What we got wrong (and right) about 2021

We predicted a front-engine car from the 1990s (that is to say, not an exotic) would sell for more than $500k in 2021. This Porsche 968 Turbo S from Gooding & Company proved us right, bringing $792,000 Photo by Photo by Brian Henniker, courtesy Gooding & Company

Last February, I made several predictions about what would happen in the enthusiast vehicle market in 2021. This was, if I do say so myself, rather daring; we had just come off what was—for most of us—the most disruptive year of our lives.

Since we here at Insider are all about data—what we know about classic cars and not just what we think—it’s only right to put those predictions under the harsh light of reality. Also, if you still trust my gaze into this upcoming year’s crystal ball, check out my predictions for 2022.

1. Online auction platforms will overtake live auction sales.

I’ll give myself a half point. Online auctions sold more vehicles than live auctions, but total sales in dollars lagged slightly. If online auctions continue to double each year, expect this to change in 2022.

2. A production car from the 1990s* will sell for more than half a million bucks.

Photo by Brian Henniker, courtesy Gooding & Company

One point. In March, a 1993 Porsche 968 Turbo S sold for $792,000.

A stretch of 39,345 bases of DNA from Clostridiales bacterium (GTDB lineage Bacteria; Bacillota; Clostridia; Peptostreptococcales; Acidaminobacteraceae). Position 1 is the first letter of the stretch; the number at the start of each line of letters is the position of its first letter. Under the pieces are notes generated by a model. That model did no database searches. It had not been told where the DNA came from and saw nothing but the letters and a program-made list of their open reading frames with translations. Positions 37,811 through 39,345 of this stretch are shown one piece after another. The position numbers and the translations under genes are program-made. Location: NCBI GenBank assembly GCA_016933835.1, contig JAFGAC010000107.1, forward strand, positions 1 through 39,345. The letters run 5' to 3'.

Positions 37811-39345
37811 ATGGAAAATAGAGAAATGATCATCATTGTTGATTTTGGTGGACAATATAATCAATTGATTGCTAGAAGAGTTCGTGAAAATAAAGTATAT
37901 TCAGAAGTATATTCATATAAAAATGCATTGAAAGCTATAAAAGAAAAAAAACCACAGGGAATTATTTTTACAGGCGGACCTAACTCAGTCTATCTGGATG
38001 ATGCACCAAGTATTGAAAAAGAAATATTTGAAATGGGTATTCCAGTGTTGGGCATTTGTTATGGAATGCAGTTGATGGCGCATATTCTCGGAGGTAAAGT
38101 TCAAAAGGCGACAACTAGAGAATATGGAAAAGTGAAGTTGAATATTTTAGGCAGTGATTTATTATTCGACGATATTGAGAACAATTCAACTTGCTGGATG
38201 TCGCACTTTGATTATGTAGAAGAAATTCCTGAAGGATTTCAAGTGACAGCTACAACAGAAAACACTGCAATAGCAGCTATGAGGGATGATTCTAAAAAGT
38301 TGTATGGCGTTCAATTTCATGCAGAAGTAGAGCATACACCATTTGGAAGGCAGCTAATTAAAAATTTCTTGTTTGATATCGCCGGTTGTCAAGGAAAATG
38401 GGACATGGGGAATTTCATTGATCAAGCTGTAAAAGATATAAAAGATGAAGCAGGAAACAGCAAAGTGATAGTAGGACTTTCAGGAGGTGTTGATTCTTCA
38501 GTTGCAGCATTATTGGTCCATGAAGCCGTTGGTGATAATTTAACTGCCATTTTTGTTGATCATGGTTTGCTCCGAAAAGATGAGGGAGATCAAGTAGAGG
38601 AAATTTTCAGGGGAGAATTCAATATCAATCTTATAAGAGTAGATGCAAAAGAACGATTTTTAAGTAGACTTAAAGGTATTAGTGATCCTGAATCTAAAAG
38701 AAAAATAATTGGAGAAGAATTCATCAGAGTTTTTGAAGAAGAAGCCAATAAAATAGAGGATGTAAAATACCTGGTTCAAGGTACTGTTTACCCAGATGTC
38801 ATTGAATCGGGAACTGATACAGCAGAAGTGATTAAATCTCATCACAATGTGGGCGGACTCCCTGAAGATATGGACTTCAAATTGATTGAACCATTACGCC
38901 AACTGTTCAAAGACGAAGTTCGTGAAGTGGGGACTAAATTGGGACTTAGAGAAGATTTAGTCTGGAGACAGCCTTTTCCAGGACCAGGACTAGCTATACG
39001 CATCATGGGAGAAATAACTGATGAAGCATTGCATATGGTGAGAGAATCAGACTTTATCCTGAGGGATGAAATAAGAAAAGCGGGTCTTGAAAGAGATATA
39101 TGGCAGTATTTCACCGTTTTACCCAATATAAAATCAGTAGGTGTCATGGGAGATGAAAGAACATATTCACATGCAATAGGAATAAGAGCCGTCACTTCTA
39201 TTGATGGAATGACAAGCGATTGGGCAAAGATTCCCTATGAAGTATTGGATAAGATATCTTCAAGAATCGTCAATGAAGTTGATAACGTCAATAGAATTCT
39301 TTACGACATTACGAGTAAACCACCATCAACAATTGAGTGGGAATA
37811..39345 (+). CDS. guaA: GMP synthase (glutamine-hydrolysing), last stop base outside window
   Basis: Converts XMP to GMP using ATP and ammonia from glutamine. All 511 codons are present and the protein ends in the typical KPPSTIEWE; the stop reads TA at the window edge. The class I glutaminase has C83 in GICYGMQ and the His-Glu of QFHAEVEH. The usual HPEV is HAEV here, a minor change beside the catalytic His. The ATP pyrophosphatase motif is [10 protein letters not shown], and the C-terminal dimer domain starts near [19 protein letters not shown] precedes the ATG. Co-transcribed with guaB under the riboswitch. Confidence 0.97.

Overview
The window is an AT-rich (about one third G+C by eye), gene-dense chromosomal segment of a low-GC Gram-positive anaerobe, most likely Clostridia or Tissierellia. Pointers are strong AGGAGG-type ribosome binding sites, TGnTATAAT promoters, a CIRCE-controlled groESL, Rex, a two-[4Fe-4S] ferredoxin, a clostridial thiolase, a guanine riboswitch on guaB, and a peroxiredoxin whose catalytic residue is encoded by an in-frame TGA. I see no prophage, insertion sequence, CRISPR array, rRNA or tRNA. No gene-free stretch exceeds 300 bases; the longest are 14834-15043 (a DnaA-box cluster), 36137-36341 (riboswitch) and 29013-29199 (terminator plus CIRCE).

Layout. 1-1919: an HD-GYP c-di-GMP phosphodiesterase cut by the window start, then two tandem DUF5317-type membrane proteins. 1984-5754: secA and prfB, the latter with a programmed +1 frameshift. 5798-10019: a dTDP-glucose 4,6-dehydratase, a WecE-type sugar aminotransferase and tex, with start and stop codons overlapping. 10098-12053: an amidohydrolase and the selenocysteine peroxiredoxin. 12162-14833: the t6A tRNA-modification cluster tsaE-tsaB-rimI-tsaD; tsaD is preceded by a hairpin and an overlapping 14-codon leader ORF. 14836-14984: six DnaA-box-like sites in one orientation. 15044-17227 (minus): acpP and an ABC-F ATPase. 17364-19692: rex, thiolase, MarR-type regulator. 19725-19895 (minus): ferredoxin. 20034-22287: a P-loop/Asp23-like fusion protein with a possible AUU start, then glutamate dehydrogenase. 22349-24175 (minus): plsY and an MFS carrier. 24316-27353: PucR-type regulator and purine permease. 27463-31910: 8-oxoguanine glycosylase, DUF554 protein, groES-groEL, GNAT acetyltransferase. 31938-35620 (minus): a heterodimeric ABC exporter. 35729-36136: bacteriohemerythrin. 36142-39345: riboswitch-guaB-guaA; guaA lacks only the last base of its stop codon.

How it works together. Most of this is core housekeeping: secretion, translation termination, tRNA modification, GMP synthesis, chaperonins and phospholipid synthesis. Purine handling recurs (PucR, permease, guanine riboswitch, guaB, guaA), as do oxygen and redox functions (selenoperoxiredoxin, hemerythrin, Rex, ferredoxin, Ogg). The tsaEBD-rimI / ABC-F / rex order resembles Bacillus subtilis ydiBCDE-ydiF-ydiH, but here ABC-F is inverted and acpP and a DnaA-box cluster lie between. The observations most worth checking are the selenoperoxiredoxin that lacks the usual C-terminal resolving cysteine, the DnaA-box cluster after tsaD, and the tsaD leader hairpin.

3. Restomods will sell for more than originals.


One point. Exhibit A is this 1959 Chevrolet Corvette resto-mod that sold for $825,000 in March. Compare this to the highest Hagerty Price Guide concours condition (#1) value for a 1959 Chevrolet Corvette at the time sitting at just less than $243,000 for a 290 hp fuelie with all of the desirable options.

It’s not just a one-off. First-generation Camaros, 1955–1973 Corvettes, and first-generation Broncos tend to sell for more at auction than stock examples. The same is true for 1964–1989 Porsche 911s, but the difference is much smaller.

4. Ferrari will reclaim its position at the top of the auction price table.

Close, but no cigar. This Ferrari 250 GT California LWB Spider was the second most valuable car at auction this year, trailing a McLaren F1. (Photo by Evan Klein)

Alas, no points. Statistically speaking, this was a pretty good bet—on average, a Ferrari has been the most expensive car to sell at auction every other year. Unfortunately for me, a mighty McLaren F1 sits at the top of the list of most expensive cars to sell at auction this year. Note to self—averages can hide a wide distribution, and this one is backwards-facing.

5. Bonus prediction: The year’s most expensive sale will happen at an art auction.

Also, not true. No points.

6. October will supplant August as the busiest month on the car collector’s calendar.

Fortunately, also not true. Monterey Car Week went ahead as planned, and August reclaimed its preeminence on the auction calendar. Auction sales for August surpassed $440 million, compared to just $183 million in October. No points.

Overall score: 2.5/6. That is, statistically speaking, not so great. I take some consolation in the fact that 2021 was, despite continued challenges amidst the pandemic, a very fun year to be collecting cars. We were able to reunite with like-minded friends at car events and saw the hobby continue to grow. Here’s hoping—and, yes, predicting—that 2022 will be even better.

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